Most often used as a predicate adjective following “to be,” the phrase may be a hyphenated adjective as well. “Body positivity” is the noun (I have also seen “body pos” for noun and adjective). The new vocabulary betokens the striking rise of a movement that has spawned minor celebrities and driven people all over America to argue over what it means or ought to mean. (Here is a recent discussion of the state of the movement.) The expression has come far in the last ten years, and it has a strong affinity with surging social trends; it is still hitting its stride. In another ten years it may be even more ubiquitous, but it may not mean then exactly what it means now.

Another entry dropped from the lips of Lovely Liz from Queens, always an informed and intelligent voice in discussing these matters or any other.

Tags: , , , , , , , , , ,

plus one

(2000’s | journalese (society page)? | “date,” “guest”)

Now a staple of the younger set, “plus one” is a companion, usually temporary, for a social event, such as a wedding. No particular connection is implied; in fact, the term may suggest casual relations at best, maybe even just the only person you could scrounge up. (But it’s also possible to have a regular plus one who becomes a reliable escort, or to bring a good friend to an event they would enjoy.) Occasionally the phrase is used when a stronger connection is understood, and that related but distinct meaning may be gaining ground gradually. It bears some relation to “arm candy,” but whereas arm candy has to be attractive, the plus one has no particular attributes. Arm candy is a plus one, but a plus one probably isn’t arm candy.

“Plus one” could easily devolve into meaning any companion for a social occasion; the implication of the ad hoc acquaintance, sufficient for this party or that bowling night, may disappear into a broader, sloppier term. Another usage note: “plus one” is used sometimes to refer to an accessory (as in make-up or jewelry) — in that case, the connotation changes and the plus one becomes more of a sine qua non, required whenever you’re out in public.

The phrase may be a Briticism, but I can’t tell. The earliest example coughed up by LexisNexis is from 1998, in a British source, but it turns up in both U.K. and U.S. press, and I couldn’t trace a distinct origin. Some early uses suggested a different meaning in context — something like a ticket or pass that one is granted so that one can bring a friend — but it is not plain to me that that was ever a true definition of the term. There’s something frustratingly inconclusive about this expression. Can’t tell where it came from or isolate variant meanings. Some nerve.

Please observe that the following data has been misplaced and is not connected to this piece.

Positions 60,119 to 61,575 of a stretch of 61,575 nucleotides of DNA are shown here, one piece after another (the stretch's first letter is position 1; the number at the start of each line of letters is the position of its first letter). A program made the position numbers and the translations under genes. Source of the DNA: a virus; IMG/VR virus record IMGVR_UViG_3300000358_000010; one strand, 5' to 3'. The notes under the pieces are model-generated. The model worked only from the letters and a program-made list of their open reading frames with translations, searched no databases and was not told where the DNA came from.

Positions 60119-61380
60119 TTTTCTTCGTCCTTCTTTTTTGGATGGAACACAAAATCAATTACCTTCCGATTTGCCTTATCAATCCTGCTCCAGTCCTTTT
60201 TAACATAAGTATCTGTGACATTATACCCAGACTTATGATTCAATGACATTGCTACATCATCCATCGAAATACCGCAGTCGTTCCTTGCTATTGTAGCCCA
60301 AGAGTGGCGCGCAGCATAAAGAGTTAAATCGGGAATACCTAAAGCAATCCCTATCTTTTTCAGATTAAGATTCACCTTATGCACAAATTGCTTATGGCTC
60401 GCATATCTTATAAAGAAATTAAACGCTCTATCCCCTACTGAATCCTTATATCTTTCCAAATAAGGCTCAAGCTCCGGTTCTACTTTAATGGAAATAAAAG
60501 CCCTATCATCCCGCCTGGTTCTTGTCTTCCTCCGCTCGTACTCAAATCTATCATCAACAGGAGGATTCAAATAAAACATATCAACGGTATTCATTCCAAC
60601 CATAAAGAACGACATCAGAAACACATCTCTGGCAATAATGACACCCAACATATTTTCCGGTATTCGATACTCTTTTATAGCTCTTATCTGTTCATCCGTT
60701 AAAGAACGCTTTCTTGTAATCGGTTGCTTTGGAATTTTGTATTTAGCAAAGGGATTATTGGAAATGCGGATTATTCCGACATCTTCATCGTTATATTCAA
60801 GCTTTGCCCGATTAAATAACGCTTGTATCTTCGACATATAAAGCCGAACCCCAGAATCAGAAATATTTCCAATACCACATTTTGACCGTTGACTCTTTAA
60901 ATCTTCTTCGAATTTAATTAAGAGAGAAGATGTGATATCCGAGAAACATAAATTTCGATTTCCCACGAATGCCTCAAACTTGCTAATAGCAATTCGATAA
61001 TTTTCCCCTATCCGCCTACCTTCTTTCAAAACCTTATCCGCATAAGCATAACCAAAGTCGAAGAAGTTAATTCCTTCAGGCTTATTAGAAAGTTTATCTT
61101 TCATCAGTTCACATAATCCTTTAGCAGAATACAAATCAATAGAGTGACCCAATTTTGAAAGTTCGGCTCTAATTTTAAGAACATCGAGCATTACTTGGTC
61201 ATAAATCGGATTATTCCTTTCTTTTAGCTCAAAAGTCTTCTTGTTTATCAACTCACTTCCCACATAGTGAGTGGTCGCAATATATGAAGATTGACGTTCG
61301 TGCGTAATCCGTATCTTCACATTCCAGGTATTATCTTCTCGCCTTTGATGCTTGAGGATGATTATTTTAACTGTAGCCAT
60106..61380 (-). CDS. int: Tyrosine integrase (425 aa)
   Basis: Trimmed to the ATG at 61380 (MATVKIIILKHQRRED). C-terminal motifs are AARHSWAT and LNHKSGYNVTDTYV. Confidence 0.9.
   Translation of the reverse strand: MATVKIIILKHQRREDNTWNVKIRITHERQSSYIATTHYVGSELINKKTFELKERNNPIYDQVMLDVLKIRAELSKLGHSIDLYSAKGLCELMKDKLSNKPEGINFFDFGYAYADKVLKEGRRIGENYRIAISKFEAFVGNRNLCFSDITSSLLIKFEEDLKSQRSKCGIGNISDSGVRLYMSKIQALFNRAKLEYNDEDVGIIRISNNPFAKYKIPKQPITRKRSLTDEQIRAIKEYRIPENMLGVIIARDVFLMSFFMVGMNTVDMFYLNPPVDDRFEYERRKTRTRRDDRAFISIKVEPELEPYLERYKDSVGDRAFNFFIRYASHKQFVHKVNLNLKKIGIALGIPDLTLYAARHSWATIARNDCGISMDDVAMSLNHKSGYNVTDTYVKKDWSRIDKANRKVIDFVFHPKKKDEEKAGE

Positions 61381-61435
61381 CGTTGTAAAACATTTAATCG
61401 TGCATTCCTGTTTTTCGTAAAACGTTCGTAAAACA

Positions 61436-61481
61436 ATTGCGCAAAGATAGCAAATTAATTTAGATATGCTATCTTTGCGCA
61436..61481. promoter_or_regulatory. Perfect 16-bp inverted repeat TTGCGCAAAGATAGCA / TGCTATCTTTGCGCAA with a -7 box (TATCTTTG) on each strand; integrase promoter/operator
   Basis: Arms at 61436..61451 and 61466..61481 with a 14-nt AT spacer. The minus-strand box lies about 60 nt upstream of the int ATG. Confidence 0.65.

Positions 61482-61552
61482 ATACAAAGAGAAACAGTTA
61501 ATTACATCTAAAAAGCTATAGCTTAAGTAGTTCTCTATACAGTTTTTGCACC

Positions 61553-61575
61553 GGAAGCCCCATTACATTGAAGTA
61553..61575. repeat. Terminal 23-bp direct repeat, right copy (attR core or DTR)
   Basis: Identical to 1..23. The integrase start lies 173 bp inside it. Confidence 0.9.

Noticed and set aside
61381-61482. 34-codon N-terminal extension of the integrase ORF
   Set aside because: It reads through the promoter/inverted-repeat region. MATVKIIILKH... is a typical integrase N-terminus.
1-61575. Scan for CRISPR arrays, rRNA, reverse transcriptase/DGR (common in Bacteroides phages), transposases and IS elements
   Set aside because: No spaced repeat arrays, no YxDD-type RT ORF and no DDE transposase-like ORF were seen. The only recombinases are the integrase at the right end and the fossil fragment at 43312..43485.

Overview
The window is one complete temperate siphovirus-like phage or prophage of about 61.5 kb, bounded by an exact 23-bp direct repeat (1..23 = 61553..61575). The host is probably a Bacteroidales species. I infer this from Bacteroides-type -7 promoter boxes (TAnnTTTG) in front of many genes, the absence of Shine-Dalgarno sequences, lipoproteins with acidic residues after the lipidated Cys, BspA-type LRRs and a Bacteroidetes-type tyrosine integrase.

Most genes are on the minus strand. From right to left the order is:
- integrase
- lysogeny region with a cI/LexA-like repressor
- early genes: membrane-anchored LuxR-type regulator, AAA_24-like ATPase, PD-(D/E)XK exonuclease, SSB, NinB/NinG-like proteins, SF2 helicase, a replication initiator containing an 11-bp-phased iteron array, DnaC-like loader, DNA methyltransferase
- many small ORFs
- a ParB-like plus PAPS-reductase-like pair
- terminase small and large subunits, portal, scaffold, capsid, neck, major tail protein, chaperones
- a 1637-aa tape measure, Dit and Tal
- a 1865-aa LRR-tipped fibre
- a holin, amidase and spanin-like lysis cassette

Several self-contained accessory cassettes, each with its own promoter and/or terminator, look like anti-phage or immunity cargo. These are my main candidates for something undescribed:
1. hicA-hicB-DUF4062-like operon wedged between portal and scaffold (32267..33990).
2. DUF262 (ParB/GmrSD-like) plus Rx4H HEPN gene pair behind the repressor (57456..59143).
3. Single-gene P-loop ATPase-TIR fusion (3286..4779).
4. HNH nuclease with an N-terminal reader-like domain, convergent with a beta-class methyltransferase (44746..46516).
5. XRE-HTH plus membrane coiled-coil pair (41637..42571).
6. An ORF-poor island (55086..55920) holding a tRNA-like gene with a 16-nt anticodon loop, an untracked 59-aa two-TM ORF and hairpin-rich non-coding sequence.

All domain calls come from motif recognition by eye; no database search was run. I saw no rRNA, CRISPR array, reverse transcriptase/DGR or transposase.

plus size

(1980’s | businese (fashion) | “full-figured”)

Not present in the mainstream press in 1980, but definitely there by 1990. “Plus-size” has become a relatively neutral way to refer to women (as far as I can tell, the term is applied invariably to women) who are normal-size Americans or larger, or their apparel. For decades, we are told, designers made clothes only for thin women; anyone bigger than size 6 had to settle for cheap sweaters, or dowdy stretch pants, or spend the money to have their outfits custom-made. (Lane Bryant was a pioneer in selling clothing designed for such women, and it’s still around. The male version of that is the “big and tall store.” But “plus-size” doesn’t modify “store.”) Somewhere around 1980, couturiers noticed that a lot of women fit that description, and decided to see if they would pay for designer clothes. There is still some bias toward skinny models in the fashion industry, but plus-size women have come a long way since 1990. That’s an old American story: for decades, centuries, we’ve discriminated against this or that group of people for whatever reason. One day, someone notices that those people have money. Then the gold rush begins, the market is cultivated, and a few decades later, it is no longer o.k. to discriminate against that group. Groups that don’t have money, of course, remain on the shit list.

The plus-size revolution isn’t only a matter of business. It has gone along with a movement encouraging women to accept their bodies without guilt or mortification of the flesh. Part of that is finding expressions that are not off-putting or down-putting (if that’s a word); it’s difficult to think of older terms that did not bear at least some condescension. Customers will spend more freely if they feel welcome, reason the advertisers, who more adeptly than just about anyone else avoid offensive language or imagery, not out of civic motives, but from a desire to keep the income rolling in from as many wallets as possible. The hypersensitive left is generally blamed for the ascendancy of political correctness, and the righteous right uses that story very successfully for fundraising purposes. But advertisers have a lot more power to drag society in one direction or other than a few thousand professors, foundation heads, activists, and politicians.

Tags: , , , , , , , , , , ,